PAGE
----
What is the most important thing about a good spaghetti sauce? Herbs of Provence, of course! And in these herbs of Provence, rosemary is probably the most important spice, and the decorative herbs cannot be missing in many other delicacies. So if you don’t have rosemary in your garden yet, it’s high time you did.

What kind of plant is rosemary?

The rosemary forms its own genus within the mint family, which stands out overall for the fact that it has developed an unusually large number of plants full of essential oils, which we like to use as aromatic herbs. However, it is a very small genus which, besides our Rosmarinus officinalis, only includes one or two species, all evergreen subshrubs.

Rosmarinus officinalis originally grows on the coasts of the Mediterranean, which is why romantic natures attribute the name rosemary to the Latin terms ros (dew) and marinus (sea), according to which rosemary would be the “dew of the sea”. More earthbound linguists explain the origin of the name from ancient Greek: Rosemary is composed of “rhops” and “myrinos”, which means something like balsam bush, and the rosemary actually exudes fragrant balsam.

Buy rosemary plants

Young rosemary plants are sometimes offered on the market in spring, and many of the local nurseries are now also offering the most important aromatic herbs as young plants. Especially with rosemary, which is not that hardy, in colder regions in Germany, growing it in the ground can be the decisive factor in allowing the plant to survive in your garden.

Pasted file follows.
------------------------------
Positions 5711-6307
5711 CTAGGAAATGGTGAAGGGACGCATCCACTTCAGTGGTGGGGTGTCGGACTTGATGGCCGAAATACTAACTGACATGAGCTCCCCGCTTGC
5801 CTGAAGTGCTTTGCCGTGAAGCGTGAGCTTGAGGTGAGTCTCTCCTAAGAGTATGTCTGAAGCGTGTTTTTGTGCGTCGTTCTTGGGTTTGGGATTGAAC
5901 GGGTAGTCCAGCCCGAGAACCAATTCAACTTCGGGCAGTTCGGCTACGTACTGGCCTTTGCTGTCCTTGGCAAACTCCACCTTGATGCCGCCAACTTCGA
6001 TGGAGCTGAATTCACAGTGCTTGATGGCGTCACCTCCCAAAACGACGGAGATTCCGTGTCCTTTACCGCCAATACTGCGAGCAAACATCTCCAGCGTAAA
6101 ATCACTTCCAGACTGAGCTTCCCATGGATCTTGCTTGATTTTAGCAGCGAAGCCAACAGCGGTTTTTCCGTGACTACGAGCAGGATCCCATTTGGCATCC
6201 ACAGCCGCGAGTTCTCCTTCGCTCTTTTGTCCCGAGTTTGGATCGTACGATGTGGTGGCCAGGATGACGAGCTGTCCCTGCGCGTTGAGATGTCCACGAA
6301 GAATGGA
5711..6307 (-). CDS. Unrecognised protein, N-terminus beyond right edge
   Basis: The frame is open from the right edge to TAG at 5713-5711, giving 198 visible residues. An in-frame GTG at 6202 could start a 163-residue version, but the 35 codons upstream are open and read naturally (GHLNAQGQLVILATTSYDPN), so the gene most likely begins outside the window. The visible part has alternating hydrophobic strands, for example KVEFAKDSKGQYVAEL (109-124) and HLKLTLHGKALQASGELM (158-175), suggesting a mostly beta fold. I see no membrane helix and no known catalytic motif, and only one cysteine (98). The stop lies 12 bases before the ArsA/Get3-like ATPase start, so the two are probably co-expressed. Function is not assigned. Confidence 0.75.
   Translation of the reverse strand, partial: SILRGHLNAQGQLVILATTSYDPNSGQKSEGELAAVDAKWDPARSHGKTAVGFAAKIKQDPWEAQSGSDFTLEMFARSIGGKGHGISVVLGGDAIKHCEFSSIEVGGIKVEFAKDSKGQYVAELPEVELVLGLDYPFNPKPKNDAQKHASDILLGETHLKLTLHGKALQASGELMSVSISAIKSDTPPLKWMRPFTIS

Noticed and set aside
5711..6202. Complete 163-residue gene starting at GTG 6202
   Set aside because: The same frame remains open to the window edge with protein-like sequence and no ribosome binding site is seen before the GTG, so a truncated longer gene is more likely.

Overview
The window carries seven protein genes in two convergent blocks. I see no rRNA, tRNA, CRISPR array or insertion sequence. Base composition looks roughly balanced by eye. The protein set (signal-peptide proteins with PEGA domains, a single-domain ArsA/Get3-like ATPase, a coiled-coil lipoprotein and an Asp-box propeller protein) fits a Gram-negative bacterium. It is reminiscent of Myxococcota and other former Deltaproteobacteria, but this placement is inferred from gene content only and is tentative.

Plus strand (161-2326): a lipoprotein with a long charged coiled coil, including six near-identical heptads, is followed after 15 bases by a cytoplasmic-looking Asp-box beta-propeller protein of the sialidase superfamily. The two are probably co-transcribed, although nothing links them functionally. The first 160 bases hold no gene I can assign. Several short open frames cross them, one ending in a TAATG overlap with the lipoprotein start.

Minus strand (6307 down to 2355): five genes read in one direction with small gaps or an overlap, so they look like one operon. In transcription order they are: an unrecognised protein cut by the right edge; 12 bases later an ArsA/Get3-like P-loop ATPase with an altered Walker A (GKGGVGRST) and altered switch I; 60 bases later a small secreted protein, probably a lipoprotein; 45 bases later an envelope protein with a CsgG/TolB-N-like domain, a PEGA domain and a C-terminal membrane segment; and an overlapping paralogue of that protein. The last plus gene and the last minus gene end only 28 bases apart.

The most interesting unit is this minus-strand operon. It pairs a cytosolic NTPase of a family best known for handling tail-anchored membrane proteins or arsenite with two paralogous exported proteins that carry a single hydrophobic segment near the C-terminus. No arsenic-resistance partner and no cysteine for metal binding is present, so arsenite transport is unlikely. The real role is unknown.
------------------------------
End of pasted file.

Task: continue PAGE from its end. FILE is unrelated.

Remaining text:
If you are no longer one of the rosemary discoverers, but are just about to try out the various varieties as a longstanding rosemary grower, you should buy from a specialist dealer who cultivates a large number of rosemary varieties. Such a specialist trade is z. B. the organic nursery Christian Herb in 87439 Kempten in the Allgäu, you can order the pre-grown plants via

The best location 

Like other Mediterranean herbs, rosemary prefers a sunny, dry and lime-rich location. So in our gardens a piece of garden soil that is (mostly) in the sun and also guarantees good water drainage. You can mix the earth with a little gravel or sand, a little clay in the earth is also welcome. Rosemary does not need compost or fertilizer it is used to poor soil.

The rosemary usually thrives in sunny places that offer it shelter in the north and east. If you want to plant it in a mixed crop, sage is a very good neighbor. The rosemary should be planted in this location as early as April, it needs as much time outdoors as possible with us in order to develop well and develop strong roots.

Caring for rosemary in the garden

Caring for rosemary in the garden

When the rosemary has been put in place, the earth should be mulched all around with coarse gravel, this will create conditions similar to those in its home. Please do not use bark mulch, as it would store too much moisture, but rosemary grows better under dry conditions.